Interfacial tension:

Paul Ashall 2007 Interfacial tension The larger the interfacial tension between the two phases the more readily coalescence of emulsions will occur to give two distinct liquid phases but the more difficult will be the dispersion of one liquid in the other to give efficient solute extraction.

Chemical reactivity:

Paul Ashall 2007 Chemical reactivity Solvent should be stable and inert.

Physical properties:

Paul Ashall 2007 Physical properties For material handling: Low viscosity Low vapour pressure Non-flammable (high flash point) Non-toxic

Mass balances :

Paul Ashall 2007 Mass balances For counter-current contact with immiscible solvents a simple mass balance for solute B at steady state gives the operating line: y n+1 = a/s(x n – x F ) + y 1 ,where y n+1 = kgB/kgS in solvent feed a = mass component A s = mass solvent x n = kgB/kgA after n stages x F = kgB/kgA in feed y 1 = kgB/kgS in extract after first stage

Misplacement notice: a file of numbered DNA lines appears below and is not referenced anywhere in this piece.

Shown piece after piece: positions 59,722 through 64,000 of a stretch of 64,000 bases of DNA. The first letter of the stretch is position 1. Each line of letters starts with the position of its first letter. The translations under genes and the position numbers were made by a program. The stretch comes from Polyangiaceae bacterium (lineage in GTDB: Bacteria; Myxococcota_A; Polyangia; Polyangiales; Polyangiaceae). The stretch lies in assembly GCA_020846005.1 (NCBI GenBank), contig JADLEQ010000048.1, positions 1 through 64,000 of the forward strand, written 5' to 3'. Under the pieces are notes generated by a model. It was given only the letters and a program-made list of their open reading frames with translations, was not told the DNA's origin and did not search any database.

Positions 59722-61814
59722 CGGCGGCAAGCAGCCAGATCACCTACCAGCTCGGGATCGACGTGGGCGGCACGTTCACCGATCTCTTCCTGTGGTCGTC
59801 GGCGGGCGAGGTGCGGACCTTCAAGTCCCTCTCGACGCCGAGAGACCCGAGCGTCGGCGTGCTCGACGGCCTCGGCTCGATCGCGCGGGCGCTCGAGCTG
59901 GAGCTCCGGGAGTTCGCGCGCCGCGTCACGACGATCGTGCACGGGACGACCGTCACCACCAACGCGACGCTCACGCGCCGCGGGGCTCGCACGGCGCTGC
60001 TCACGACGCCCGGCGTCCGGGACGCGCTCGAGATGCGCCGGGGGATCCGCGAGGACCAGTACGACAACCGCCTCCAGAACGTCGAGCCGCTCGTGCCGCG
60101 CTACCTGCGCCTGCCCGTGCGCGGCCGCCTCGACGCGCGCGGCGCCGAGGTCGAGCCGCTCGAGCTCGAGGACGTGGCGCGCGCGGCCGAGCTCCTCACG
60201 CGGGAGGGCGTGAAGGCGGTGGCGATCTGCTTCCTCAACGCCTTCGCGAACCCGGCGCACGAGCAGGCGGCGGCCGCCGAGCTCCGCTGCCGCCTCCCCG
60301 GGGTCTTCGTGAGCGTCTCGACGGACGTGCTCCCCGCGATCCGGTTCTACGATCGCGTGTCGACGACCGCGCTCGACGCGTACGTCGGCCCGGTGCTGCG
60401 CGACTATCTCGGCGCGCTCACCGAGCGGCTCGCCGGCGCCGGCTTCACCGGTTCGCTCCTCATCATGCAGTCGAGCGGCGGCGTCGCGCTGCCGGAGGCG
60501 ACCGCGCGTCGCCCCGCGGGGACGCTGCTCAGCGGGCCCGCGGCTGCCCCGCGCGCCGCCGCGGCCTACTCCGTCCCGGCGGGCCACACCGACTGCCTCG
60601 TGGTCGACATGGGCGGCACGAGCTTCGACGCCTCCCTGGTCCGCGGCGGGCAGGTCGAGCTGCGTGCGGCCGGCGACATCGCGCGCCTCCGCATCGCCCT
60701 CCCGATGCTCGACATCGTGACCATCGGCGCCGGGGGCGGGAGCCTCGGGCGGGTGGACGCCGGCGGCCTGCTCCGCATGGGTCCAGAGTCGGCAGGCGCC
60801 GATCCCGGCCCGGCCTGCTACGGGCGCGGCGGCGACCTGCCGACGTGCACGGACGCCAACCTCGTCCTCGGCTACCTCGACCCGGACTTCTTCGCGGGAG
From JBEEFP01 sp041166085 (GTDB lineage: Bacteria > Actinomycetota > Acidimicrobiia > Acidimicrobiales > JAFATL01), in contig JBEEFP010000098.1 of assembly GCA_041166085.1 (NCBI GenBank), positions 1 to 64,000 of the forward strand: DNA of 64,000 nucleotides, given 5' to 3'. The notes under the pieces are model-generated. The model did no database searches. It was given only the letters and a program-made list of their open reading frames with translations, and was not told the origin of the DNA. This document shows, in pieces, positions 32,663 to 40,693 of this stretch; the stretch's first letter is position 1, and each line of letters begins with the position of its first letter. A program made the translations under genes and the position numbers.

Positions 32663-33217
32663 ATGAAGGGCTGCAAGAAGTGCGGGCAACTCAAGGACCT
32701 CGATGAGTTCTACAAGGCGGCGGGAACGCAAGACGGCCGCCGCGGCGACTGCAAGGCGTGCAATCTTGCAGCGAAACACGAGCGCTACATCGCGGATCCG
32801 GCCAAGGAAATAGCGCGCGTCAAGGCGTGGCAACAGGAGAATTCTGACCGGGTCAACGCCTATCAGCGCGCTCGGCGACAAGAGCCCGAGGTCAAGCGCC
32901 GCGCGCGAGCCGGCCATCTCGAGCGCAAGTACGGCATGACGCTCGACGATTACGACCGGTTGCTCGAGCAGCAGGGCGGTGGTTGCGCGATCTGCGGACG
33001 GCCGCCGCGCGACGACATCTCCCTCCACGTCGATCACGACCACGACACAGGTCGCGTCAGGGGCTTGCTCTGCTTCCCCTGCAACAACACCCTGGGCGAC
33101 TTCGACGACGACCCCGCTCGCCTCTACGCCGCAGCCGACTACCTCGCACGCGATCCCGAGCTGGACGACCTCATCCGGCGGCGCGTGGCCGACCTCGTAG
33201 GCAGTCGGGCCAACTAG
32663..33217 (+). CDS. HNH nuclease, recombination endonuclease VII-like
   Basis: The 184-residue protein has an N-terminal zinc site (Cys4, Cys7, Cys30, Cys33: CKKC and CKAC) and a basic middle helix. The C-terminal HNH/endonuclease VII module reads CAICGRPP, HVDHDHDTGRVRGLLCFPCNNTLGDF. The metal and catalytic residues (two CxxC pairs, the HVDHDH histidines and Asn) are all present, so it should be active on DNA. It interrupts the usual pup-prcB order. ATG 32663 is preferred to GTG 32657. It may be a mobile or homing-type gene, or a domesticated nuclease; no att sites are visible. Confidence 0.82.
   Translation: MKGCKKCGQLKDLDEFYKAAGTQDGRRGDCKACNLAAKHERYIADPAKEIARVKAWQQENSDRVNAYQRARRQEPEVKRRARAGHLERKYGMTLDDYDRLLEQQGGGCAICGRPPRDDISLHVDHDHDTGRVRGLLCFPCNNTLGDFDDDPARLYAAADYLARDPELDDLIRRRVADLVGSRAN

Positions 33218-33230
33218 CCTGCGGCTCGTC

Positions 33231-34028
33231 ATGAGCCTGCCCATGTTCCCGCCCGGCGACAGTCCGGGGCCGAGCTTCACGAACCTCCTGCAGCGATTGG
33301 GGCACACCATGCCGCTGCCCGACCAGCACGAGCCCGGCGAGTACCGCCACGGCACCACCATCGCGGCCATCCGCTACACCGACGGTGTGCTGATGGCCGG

continued:

Paul Ashall 2007 continued A graphical procedure may be used to analyse these systems. The number of theoretical stages (n) required to pass from x F to xn is found by drawing in ‘steps’ between the operating line and the equilibrium curve (yn, xn). In practice equilibrium conditions may not be attained and extraction efficiency will be less than 100% thus requiring more stages in practice than the above analysis would suggest. Also partial miscibility of the solvents has to be considered in the separation process.

continued:

Paul Ashall 2007 continued y x y1,xF yn+1,xn

Operation:

Paul Ashall 2007 Operation Batch Continuous Single/multi stage contact

Equipment:

Paul Ashall 2007 Equipment Mixer-settler units Columns Centrifugal contactors

PowerPoint Presentation:

Paul Ashall 2007

PowerPoint Presentation:

Paul Ashall 2007

PowerPoint Presentation:

Paul Ashall 2007